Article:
Intel nears nifty 50 as data centres revved up Q1 revenues

27 Apr 2018202 Views

Share on FacebookTweet about this on TwitterShare on LinkedInShare on Google+Pin on PinterestShare on RedditEmail this to someone

Intel CEO Brian Krzanich at CES earlier this year. Image: Walden Kirsch/Intel Corporation

Share on FacebookTweet about this on TwitterShare on LinkedInShare on Google+Pin on PinterestShare on RedditEmail this to someone

In a true sign that the power of computing has shifted from the desk to the cloud, Intel is nearing its 50th birthday with vigour and more than a little swagger.

Intel, which will be 50 in July, has reported a strong first quarter driven by significant growth in its data centre chip business.

The California computing giant, which was founded in July 1968 by Gordon Moore and Robert Noyce, reported record first-quarter revenues of $16.1bn, up 13pc on last year.

‘The strength of Intel’s business underscores my confidence in our strategy and the unrelenting demand for compute performance fuelled by the growth of data’
– BRIAN KRZANICH

CEO Brian Krzanich attributed the gains to surges in Intel’s data centre chip business.

“Coming off a record 2017, 2018 is off to a strong start,” Krzanich said.

“Our PC business continued to execute well and our data-centric businesses grew 25pc, accounting for nearly half of first-quarter revenue.

“The strength of Intel’s business underscores my confidence in our strategy and the unrelenting demand for compute performance fuelled by the growth of data.”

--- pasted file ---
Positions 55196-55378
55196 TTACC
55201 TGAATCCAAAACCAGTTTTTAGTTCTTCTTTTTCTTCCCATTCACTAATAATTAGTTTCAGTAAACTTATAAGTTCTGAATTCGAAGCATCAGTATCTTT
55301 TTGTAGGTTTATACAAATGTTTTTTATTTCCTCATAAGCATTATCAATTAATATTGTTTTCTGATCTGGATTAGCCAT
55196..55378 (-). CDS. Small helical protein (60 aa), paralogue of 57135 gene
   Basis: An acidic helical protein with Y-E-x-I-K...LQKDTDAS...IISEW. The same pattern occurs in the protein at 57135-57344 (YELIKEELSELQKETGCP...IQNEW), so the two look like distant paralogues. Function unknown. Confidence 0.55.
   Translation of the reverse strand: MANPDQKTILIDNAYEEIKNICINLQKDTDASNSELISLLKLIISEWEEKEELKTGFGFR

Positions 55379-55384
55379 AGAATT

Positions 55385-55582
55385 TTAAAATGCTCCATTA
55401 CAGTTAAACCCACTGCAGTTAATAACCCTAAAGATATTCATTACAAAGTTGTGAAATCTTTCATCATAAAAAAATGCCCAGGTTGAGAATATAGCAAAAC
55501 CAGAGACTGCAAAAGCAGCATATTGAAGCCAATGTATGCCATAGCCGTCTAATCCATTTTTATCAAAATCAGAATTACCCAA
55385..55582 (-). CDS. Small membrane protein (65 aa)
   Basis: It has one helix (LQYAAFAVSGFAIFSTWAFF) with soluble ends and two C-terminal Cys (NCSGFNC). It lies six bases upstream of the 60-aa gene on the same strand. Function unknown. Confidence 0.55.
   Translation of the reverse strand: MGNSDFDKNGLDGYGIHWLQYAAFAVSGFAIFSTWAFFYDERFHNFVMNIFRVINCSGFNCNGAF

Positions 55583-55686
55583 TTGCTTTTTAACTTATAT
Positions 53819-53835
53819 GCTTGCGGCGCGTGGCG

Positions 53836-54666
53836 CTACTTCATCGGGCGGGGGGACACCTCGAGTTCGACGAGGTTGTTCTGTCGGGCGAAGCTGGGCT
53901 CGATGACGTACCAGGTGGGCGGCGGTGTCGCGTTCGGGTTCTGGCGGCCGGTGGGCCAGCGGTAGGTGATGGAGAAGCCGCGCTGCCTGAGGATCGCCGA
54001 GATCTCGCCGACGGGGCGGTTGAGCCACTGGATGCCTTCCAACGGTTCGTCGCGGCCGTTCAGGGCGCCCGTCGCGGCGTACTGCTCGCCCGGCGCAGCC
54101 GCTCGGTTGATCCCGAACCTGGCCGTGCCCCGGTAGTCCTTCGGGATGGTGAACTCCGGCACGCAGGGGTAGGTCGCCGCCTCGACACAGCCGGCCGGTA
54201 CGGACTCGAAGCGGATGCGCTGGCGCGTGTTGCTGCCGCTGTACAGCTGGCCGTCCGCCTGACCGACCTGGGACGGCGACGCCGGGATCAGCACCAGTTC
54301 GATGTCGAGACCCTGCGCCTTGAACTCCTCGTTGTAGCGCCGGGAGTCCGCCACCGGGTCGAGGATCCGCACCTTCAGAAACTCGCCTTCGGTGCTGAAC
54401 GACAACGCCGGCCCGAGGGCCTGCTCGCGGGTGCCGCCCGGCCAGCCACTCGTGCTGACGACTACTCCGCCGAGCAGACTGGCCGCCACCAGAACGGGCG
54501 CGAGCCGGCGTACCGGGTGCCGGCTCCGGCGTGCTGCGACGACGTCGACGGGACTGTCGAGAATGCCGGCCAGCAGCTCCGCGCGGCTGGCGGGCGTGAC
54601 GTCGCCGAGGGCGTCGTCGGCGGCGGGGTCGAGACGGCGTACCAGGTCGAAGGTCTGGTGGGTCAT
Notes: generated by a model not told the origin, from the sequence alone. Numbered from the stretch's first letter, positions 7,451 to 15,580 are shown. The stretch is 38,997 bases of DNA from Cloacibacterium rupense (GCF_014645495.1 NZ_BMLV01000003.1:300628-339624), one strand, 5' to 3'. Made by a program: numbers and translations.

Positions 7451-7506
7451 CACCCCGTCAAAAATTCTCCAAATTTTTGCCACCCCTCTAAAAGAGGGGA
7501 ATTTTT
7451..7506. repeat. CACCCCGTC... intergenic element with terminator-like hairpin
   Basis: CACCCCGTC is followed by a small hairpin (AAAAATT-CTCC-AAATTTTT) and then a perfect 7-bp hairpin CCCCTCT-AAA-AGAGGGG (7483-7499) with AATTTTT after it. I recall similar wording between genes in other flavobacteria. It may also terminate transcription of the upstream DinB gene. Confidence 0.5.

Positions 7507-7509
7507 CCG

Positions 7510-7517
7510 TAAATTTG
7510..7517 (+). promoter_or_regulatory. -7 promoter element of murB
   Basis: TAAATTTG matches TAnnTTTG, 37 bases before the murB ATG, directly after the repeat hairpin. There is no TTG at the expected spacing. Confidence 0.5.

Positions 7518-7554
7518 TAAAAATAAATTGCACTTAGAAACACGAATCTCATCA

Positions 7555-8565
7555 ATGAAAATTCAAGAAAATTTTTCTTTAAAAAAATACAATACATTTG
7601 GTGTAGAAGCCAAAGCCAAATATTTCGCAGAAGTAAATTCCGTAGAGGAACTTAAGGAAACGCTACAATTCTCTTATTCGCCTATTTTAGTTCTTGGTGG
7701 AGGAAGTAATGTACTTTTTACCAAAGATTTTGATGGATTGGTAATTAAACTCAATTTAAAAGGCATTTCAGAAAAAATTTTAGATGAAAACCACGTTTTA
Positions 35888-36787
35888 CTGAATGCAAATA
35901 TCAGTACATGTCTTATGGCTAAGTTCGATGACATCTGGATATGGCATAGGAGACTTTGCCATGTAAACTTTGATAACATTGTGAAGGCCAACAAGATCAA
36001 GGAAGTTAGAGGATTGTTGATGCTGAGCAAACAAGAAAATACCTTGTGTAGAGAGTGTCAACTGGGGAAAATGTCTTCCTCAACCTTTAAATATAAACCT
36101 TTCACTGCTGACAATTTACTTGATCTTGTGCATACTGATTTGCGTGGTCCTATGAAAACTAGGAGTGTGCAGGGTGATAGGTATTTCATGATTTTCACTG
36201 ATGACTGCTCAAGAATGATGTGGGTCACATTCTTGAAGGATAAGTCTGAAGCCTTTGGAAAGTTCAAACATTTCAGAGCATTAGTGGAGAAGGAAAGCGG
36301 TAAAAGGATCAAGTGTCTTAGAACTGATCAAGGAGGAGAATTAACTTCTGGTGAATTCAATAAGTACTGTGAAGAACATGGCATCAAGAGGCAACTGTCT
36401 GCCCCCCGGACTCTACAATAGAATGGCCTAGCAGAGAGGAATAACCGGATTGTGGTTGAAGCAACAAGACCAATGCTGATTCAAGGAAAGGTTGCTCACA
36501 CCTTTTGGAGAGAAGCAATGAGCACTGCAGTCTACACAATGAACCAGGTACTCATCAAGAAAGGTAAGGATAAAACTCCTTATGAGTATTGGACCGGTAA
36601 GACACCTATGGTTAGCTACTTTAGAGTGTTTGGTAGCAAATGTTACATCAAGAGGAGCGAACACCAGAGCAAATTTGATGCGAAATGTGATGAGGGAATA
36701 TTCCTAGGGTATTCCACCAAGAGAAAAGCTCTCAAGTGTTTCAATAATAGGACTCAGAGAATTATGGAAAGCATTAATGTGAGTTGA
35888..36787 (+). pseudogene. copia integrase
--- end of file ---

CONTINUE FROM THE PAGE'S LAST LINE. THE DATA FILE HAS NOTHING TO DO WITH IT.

Hey Intel, you’re looking chipper for an almost 50-year-old!

Yep, that’s right, Intel will be 50 in July. For us here in Ireland, being part of that journey for almost 30 years was transformative for our economy and our place in the digital world.

Did you know that in the 1990s, when the PC wars were raging, more than half of the world’s supply of Pentium chips were made in Ireland?

The tradition is continuing with a considerable chunk of 14-nanometre (nm) chips consumed by the world also being made here in Ireland.

And, as Intel ramps up towards 10nm manufacturing, it is highly likely that Ireland may once again play a leading role in the chip giant’s future successes.

In its Q1 results, Intel said that it is currently shipping low-volume 10nm product and now expects 10nm volume production to shift to 2019.

The gold is in them thar data centres!

Analysing Q1, Intel saw a strong performance from data centres, with its data centre group seeing increasing adoption of Xeon Scalable processes, which play a role in AI workloads and more.

Revenues from data centre chips surged 49pc in Q1 while other groups – such as programmable solutions, field programmable gate array and internet of things (IoT) – also saw significant gains.

“Compared to the first-quarter expectations we set in January, revenue was higher, operating margins were stronger and earnings per share was better,” said Bob Swan, Intel CFO.

“Our data-centric strategy is accelerating Intel’s transformation, and we’re raising our earnings and cash flow expectations for the year.”

2020 vision is needed

Intel’s client computing group saw strong demand for the 8th Generation Intel Core i9 processor.

However, with unconfirmed rumours that Apple is planning to use its own chips in Mac computers from 2020 onwards, that could put an unwelcome dent in Intel’s prestige.

Intel is making big bets on autonomous vehicles

The self-driving car revolution is a space where Intel expects to be in the driving seat.

Intel said that Mobileye – the Israeli chip firm that it acquired last year for $15bn – continued momentum with automotive customers, and recently won a high-volume design for EyeQ 5.

The company also began operating autonomous vehicle test cars in Israel, with plans to expand the fleet to other geographies.

As it nears 50, Intel is clearly showing no signs of slowing down.

Editor John Kennedy is an award-winning technology journalist.

editorial@siliconrepublic.com